military based used to combat narcotics trafficking. Domestically, he
would rewrite Ecuador's constitution to reduce the power of political
parties and curb the independence of the Congress and courts.
Each change would put Mr. Correa in conflict with powerful interests,
ranging from exporters, who say a U.S.-Ecuador free-trade pact is
critical for them to compete in the huge American market, to recently
elected lawmakers who would jealously guard their power and
independence. Ecuador's Congress, which is dominated by Mr. Correa's
rivals, has extraordinary powers to depose presidents -- and has done
so before. Ecuador has had seven presidents in the past 10 years.
For his part, Mr. Correa appears to relish a showdown with Congress,
which he has referred to in the past as a "sewer." "Let's stop
worrying so much about Congress," he said. "We're not afraid."
Mr. Correa, a 43-year-old U.S.-trained economist, argues that his
wide margin of victory gives him a mandate to push through an agenda
of radical changes designed to alleviate poverty and wrest control of
the country from a small political elite. He looks for help to
Venezuela and its populist president, Hugo Chávez, who has helped to
bail out friendly governments by lending them hundreds of millions of
But oil-rich Venezuela may be a special case. More on point may be
Bolivia, where President Evo Morales came to power in December with a
far stronger mandate for radical change than Mr. Correa, who gained
in the polls by stressing moderate positions and downplaying his
populist streak. Yet Mr. Morales's plans haven't advanced much. He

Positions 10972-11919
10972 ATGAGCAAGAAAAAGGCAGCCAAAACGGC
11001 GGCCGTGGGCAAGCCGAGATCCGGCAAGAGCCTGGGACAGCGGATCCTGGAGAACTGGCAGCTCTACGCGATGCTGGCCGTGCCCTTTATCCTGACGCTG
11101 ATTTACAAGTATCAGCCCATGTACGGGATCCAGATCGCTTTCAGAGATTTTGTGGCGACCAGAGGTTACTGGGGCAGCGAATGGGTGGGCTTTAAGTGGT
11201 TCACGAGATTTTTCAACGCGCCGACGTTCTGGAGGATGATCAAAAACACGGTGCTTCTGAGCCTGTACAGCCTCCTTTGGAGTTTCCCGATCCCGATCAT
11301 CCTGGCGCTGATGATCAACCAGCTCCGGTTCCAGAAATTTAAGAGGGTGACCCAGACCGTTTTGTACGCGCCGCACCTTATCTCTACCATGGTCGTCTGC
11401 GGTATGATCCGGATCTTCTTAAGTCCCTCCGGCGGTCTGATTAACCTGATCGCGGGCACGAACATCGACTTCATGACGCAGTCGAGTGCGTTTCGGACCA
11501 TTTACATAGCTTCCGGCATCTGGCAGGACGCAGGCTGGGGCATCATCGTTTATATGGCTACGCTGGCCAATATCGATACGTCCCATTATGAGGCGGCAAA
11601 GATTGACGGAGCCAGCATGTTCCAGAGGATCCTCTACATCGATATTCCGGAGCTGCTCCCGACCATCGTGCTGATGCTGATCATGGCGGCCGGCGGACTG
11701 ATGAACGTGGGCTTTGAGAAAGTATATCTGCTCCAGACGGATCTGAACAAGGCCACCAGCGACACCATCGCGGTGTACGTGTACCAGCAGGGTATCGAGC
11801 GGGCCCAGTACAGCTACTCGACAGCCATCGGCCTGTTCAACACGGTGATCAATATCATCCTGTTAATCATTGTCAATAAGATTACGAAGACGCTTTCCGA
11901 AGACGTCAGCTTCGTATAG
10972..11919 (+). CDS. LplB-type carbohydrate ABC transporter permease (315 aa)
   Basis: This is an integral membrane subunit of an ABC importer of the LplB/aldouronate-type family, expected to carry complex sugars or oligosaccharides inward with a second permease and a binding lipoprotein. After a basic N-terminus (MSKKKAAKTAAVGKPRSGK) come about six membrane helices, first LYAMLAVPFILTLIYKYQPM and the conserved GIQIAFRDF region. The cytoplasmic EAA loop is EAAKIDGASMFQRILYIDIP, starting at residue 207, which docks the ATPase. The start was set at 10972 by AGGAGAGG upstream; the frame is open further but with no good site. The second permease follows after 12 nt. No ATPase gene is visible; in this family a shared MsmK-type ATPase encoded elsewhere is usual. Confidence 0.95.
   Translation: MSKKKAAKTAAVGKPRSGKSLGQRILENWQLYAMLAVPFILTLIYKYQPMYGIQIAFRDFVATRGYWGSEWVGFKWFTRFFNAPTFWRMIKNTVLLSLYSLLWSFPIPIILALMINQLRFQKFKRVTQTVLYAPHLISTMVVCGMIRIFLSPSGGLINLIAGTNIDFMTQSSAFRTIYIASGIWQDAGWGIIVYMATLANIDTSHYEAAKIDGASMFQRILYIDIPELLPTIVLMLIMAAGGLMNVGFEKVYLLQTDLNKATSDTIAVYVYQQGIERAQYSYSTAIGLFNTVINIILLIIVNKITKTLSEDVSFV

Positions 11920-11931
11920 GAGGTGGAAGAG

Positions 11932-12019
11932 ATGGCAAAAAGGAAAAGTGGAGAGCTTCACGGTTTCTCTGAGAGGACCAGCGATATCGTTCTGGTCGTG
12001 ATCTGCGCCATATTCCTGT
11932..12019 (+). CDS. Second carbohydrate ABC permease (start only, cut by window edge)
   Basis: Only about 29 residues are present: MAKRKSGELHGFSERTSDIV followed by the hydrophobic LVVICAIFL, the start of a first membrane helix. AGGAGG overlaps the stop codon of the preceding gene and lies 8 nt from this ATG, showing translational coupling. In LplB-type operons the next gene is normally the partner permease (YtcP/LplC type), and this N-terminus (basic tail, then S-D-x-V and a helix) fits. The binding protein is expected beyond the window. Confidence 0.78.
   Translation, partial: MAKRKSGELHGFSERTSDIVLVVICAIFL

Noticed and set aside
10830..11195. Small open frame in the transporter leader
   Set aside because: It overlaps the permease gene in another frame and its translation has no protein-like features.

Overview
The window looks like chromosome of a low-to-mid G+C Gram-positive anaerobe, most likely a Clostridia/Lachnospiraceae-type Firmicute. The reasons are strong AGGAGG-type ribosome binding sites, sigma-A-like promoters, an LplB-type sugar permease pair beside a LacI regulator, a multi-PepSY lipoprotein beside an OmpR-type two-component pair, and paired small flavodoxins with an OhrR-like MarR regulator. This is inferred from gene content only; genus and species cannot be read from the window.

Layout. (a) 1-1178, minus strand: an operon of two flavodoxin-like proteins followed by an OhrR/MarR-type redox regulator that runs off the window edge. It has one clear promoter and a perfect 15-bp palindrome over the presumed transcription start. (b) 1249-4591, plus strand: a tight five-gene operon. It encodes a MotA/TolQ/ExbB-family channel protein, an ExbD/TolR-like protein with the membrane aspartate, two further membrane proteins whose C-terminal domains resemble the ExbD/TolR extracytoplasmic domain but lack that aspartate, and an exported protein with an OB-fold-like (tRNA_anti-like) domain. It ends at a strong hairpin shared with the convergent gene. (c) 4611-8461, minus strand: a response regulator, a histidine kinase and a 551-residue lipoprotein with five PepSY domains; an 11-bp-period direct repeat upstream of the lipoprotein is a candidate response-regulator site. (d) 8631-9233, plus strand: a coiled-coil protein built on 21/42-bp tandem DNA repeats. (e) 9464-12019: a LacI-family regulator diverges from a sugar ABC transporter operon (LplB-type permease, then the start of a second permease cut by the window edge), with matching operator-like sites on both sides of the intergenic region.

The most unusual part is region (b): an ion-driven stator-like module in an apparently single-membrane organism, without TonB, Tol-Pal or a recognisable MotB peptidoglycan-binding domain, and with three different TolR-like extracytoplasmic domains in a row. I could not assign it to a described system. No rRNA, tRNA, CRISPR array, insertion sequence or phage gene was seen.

couldn't get enough support in Congress to rewrite Bolivia's
constitution, and his government lacks the resources to manage oil
and gas fields it has nationalized.
Monday's selloff in Ecuadorean bonds gives a sense of the obstacles
Mr. Correa could face. The president-elect has said he would like to
cut debt service to around 2%-3% of gross domestic product, about
half what it is today, though it is far from clear how he would do
Whitney Kane Gomez, a Morgan Stanley analyst, said Mr. Correa might
try to do that by restructuring Ecuador's bonds due in 2012 and 2030
-- two issues that were created the last time Ecuador defaulted on
its bonds and restructured them -- or reducing payments of loans to
multilateral lenders, or perhaps both.
These bonds could be targeted because there is a perception that
Ecuador's previous debt restructuring didn't go far enough. After
Ecuador defaulted, the country negotiated about a 40% reduction in
its debt load with creditors. A few years later, however, Argentina
negotiated at least a 70% write-off, making it seem that Ecuador had
left money on the table.
Mr. Correa's plans face a number of hurdles. Multilateral lenders,
such as the World Bank, are unlikely to approve a reduction in
Ecuador's debt-service bills. A debt renegotiation could hurt the
economy by shutting it off from international financing.
But the president-elect is betting he can stave off a crisis. Ecuador
has adopted the U.S. dollar as its currency, which shields it from
international currency speculators, and higher oil prices are pumping
up government revenue, reducing the country's need to borrow further.
Then there is Mr. Chávez. During a short stint as finance minister
last year, Mr. Correa flew to Caracas to arrange a $300 million loan
when it appeared that a World Bank credit line might fall through. He
would be likely to turn again to the Venezuelan president for help if
Ecuador has other financing needs.